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Moon stresses localization of components, materials to cope with Japan's export curbs

Politics 15:50 July 24, 2019

SEOUL, July 24 (Yonhap) -- President Moon Jae-in on Wednesday called for concerted national efforts to localize key industrial components and materials, and diversity their import sources to cope with economic difficulties caused by Japan's export restrictions and a trade conflict between the United States and China.

Moon also vowed to accelerate regulatory innovation to support new technological development and achieve the world's most innovative growth, while meeting with provincial governors and metropolitan city mayors in Busan.

"Our goal is to attain the most innovative growth in the world. For that purpose, we have to create an environment where the world's first new technologies are developed and commercialized," the president said at the meeting held at the southern port city's Nurimaru APEC House.

Referring to Japan's export curbs against South Korea, Moon again stressed sweeping regulatory reform to expedite the development of new technologies and the localization of components and materials.

President Moon Jae-in (C, front row) and mayors and governors of 17 metropolitan cities and provinces pose prior to their meeting at the Nurimaru APEC House in Busan on July 24, 2019. (Yonhap)

"Our mainstay industries are now in a difficult situation due to the U.S.-China trade dispute and Japan's export restrictions. It is a very grave situation that requires us all to join forces," Moon said.

"Localization of components and materials and diversification of their import sources are a challenging but unavoidable path to follow. We should also proactively cope with changes in the era of the fourth industrial revolution."

Moon has repeatedly called for the localization of industries since Japan began applying export curbs on South Korea for three key materials needed for the production of chips and displays on July 4 in apparent response to Seoul's handling of a wartime forced labor issue.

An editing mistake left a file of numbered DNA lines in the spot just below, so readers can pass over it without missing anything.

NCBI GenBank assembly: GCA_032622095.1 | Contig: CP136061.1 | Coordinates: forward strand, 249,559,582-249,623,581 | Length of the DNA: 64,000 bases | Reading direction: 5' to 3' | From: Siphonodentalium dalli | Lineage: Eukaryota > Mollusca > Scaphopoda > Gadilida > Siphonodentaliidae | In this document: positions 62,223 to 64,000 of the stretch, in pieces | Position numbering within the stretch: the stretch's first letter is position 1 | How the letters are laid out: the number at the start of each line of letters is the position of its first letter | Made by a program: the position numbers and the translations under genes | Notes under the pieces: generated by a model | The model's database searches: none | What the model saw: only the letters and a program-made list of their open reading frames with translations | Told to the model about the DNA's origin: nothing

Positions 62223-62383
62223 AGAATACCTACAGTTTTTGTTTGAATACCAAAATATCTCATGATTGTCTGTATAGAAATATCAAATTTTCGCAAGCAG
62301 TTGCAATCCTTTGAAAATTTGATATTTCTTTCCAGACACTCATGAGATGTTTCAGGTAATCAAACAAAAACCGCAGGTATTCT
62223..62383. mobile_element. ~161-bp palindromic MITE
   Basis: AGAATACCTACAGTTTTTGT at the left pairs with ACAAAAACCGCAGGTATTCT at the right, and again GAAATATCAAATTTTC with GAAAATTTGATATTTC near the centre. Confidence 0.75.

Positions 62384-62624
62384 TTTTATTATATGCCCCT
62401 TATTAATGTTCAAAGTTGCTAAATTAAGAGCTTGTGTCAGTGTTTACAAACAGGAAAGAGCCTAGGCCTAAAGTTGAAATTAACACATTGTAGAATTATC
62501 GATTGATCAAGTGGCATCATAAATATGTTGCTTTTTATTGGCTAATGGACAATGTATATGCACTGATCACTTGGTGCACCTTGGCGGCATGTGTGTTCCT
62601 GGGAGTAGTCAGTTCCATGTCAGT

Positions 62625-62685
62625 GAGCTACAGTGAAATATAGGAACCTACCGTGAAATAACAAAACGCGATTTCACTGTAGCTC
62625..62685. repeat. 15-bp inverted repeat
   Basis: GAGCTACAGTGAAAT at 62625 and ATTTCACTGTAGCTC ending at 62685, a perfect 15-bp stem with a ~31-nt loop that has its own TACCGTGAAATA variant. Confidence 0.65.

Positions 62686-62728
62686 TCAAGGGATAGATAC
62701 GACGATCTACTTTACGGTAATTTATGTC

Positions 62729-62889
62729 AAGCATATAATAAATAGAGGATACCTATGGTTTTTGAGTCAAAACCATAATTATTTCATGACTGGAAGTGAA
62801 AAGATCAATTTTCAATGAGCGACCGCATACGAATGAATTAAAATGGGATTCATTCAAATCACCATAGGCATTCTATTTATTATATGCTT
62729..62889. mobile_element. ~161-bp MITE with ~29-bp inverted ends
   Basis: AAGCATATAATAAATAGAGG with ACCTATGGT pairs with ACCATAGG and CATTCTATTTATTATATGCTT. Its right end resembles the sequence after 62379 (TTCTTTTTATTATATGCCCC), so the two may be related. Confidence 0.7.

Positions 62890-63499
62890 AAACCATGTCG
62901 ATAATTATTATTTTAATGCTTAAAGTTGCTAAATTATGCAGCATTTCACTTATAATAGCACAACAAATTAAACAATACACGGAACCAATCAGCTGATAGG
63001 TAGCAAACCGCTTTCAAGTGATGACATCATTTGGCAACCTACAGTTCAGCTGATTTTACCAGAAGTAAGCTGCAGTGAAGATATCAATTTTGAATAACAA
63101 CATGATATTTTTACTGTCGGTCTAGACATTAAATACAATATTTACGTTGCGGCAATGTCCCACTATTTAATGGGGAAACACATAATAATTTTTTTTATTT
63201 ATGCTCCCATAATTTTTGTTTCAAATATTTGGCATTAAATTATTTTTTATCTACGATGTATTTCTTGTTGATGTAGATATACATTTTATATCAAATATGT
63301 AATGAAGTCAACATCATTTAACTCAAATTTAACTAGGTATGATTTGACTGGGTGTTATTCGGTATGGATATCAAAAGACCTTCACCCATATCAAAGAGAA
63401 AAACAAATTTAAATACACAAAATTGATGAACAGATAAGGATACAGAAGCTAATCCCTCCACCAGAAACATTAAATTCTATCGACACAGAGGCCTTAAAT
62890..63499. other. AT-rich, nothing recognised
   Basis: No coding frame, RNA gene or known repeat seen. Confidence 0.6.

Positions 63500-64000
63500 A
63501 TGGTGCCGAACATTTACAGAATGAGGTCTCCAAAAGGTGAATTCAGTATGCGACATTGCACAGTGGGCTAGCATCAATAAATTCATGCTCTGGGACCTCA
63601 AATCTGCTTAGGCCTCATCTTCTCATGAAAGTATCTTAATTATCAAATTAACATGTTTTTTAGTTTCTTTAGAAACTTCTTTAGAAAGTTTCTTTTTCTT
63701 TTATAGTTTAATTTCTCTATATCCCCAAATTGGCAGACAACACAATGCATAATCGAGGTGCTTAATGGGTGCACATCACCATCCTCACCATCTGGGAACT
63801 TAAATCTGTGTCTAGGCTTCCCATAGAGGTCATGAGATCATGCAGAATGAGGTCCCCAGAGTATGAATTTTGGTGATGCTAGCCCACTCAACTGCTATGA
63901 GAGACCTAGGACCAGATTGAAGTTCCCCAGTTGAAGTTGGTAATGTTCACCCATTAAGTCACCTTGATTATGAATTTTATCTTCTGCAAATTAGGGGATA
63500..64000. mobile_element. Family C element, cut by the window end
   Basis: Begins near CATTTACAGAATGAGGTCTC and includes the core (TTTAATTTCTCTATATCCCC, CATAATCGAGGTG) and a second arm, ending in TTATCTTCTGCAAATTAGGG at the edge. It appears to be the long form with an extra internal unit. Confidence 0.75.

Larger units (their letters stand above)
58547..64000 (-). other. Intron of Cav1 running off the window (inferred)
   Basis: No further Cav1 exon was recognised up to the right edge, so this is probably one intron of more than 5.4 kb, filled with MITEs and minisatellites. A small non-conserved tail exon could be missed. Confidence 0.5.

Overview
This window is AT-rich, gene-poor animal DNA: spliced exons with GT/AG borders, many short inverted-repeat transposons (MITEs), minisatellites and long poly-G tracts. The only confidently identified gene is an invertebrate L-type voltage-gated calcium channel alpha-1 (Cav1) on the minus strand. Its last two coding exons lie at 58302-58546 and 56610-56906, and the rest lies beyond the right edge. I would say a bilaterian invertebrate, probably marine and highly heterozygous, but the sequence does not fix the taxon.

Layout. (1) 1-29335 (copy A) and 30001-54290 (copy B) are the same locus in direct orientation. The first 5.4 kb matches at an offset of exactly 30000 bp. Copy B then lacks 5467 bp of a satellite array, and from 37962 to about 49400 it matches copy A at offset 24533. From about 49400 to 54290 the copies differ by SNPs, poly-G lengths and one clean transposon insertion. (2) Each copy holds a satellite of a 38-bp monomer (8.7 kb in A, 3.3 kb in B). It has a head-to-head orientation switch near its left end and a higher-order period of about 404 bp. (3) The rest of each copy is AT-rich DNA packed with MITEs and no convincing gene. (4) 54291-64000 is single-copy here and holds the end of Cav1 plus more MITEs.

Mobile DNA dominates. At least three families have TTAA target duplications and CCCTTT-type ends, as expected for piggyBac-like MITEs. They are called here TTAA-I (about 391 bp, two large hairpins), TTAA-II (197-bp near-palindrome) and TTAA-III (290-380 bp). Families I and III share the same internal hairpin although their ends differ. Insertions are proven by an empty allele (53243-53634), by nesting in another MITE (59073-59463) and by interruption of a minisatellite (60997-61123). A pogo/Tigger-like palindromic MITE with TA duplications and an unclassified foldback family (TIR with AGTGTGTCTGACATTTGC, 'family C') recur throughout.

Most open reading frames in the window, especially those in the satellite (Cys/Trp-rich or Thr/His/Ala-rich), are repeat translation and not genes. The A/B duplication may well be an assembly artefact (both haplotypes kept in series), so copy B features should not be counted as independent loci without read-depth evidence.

He then emphasized the support and role of provincial governments in the central government's efforts for regulatory reform and innovation.

"Regulatory innovation was a matter of choice in the past era of industrialization. In this fusion era of the fourth industrial revolution, it is a matter of survival. The government will prioritize regulatory innovation to cope with the fourth industrial revolution and support corporations' new challenges," Moon said.

Moon and the mayors and governors of the nation's 17 metropolitan cities and provinces now have met five times, with the Busan meeting held 11 months after the previous one last August.

The president said that his government implemented a regulatory sandbox system and a regulation-free special zone system this year in response to public and corporate demands for more sweeping deregulation. Moon's government has designated seven of the 17 provinces and metropolitan cities as being free of regulation in as many industrial fields. Under the policy, Gangwon Province was designated as regulation-free for digital health care, Daegu for smart wellness, South Jeolla Province for e-mobility, North Chungcheong Province for smart safety, North Gyeongsang Province for advanced battery recycling, Busan for blockchain technology and Sejong for autonomous driving.

ycm@yna.co.kr
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